Share your ideas for a zero-waste future

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Our vision for zero waste

Hennepin County is developing a Zero Waste Plan. Our zero-waste vision is a system where all materials are designed to become resources for others to use. Our definition of zero waste is preventing 90% or more of all discarded materials from being landfilled or incinerated. Learn more in the news and updates section.

Achieving zero waste will require significant changes in the choices we all make in our day-to-day lives and transformative changes in the policies, programs and resources that make up the solid waste system.

Share your stories, thoughts, ideas and questions:

Our vision for zero waste

Hennepin County is developing a Zero Waste Plan. Our zero-waste vision is a system where all materials are designed to become resources for others to use. Our definition of zero waste is preventing 90% or more of all discarded materials from being landfilled or incinerated. Learn more in the news and updates section.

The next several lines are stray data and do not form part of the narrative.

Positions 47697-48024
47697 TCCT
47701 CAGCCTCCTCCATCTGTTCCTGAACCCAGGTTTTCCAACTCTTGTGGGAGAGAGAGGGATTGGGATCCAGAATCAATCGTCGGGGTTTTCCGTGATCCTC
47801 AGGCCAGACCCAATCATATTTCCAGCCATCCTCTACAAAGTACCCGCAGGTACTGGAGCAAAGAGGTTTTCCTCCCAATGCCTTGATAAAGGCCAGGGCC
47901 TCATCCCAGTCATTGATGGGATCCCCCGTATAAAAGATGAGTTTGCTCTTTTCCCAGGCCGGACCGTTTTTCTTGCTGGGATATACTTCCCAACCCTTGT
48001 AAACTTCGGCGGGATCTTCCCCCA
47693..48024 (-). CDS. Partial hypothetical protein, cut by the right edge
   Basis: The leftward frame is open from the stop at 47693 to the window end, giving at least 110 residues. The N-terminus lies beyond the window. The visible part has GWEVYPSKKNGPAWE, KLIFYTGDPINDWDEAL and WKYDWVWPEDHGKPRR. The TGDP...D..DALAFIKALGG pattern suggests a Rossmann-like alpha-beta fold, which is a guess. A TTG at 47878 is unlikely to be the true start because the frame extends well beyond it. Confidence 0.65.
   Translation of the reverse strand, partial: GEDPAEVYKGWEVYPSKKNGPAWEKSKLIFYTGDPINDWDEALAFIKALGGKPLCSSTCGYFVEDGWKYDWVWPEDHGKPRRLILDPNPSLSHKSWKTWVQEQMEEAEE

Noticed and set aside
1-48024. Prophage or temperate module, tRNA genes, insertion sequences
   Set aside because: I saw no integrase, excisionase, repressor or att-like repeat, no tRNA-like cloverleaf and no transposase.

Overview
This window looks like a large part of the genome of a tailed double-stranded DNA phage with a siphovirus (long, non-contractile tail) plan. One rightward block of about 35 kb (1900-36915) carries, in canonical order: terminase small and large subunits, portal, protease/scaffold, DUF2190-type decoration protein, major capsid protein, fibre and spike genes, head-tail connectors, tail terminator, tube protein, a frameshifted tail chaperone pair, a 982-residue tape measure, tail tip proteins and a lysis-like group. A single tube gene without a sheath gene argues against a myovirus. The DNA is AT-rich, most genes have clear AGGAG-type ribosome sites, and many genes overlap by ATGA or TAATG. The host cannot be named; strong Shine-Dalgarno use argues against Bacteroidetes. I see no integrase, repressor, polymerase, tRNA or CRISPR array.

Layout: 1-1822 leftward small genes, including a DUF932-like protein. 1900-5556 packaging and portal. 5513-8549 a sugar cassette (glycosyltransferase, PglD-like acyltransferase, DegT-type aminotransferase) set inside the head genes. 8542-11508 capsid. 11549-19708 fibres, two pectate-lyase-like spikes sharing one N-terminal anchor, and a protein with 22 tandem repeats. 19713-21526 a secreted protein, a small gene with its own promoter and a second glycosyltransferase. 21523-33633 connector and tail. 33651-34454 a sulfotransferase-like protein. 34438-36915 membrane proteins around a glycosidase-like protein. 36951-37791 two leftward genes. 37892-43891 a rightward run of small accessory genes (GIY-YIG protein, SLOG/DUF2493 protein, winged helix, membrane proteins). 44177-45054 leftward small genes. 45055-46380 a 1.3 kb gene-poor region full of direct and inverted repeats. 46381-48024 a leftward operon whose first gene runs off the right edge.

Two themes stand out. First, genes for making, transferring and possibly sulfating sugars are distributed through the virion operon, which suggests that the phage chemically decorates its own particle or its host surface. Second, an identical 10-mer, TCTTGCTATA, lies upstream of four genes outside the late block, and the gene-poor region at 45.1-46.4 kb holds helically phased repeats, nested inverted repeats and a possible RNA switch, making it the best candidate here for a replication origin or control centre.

Achieving zero waste will require significant changes in the choices we all make in our day-to-day lives and transformative changes in the policies, programs and resources that make up the solid waste system.

Share your stories, thoughts, ideas and questions:

Do you have any questions for us?

Add any questions that you have for us here. You can also review other's questions and our answers. 

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    Hell- I am sustainable interior designer and I am looking for data points on how one family/household can make a difference when they reuse Houshold goods and furnishings when remodeling/designing their home.

    Christine asked 9 months ago

    600 million tons of construction and demolition (C&D) waste was generated in the United States in 2018 - more than twice the amount of household trash. In the Twin Cities metro area, only about 20% of C&D waste material is recycled. Reusing furnishings and other building materials during remodeling projects helps reduce the amount of C&D waste going to landfills. Donating or selling items from a renovation project instead of throwing them away allows that material to get a second (or third or fourth!) life in another project. It’s also great to incorporate salvaged building materials back into new designs. Not only can these materials offer unique, one-of-a-kind character to your project, but they also reduce embodied emissions from new materials.